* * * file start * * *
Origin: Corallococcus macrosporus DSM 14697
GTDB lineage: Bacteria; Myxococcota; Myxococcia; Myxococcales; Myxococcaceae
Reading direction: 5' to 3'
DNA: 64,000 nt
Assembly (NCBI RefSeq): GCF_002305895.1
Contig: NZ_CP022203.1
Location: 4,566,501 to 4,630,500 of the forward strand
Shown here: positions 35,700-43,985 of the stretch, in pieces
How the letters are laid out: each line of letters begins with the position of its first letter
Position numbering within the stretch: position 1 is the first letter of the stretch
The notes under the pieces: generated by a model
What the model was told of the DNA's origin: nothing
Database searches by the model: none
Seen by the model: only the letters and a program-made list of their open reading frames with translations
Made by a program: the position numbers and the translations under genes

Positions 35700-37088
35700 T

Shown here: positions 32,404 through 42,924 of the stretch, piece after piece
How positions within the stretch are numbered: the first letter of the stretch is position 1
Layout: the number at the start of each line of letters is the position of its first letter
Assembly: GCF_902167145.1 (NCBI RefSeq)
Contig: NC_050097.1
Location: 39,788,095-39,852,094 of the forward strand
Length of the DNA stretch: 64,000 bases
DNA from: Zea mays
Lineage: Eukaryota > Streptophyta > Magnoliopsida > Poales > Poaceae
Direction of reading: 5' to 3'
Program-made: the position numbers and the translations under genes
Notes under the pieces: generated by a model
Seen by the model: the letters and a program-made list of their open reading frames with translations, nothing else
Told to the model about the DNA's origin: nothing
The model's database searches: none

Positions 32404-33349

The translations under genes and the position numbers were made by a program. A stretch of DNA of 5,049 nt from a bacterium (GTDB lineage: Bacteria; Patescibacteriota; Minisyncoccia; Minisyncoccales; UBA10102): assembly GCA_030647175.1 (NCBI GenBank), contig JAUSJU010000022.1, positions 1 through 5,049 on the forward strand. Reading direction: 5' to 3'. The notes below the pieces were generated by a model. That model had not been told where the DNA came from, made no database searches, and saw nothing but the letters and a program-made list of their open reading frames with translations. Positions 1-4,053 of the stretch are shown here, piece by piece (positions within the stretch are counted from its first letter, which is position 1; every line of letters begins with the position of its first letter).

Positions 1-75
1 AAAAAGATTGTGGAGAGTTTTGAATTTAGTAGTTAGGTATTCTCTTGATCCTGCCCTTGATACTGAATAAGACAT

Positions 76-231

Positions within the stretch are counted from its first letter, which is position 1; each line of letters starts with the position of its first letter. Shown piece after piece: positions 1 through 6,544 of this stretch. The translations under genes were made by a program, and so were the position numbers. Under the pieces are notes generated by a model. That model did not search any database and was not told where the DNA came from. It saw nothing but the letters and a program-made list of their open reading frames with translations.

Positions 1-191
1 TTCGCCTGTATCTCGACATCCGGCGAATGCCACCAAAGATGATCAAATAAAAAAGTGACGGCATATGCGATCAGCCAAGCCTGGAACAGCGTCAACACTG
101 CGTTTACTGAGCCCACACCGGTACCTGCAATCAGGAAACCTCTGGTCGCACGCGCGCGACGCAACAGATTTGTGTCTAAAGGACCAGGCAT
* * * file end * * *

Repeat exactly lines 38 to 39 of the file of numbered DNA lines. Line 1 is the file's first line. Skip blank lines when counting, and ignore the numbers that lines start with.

Positions within the stretch are counted from its first letter, which is position 1; each line of letters starts with the position of its first letter. Shown piece after piece: positions 1 through 6,544 of this stretch. The translations under genes were made by a program, and so were the position numbers. Under the pieces are notes generated by a model. That model did not search any database and was not told where the DNA came from. It saw nothing but the letters and a program-made list of their open reading frames with translations.

Positions 1-191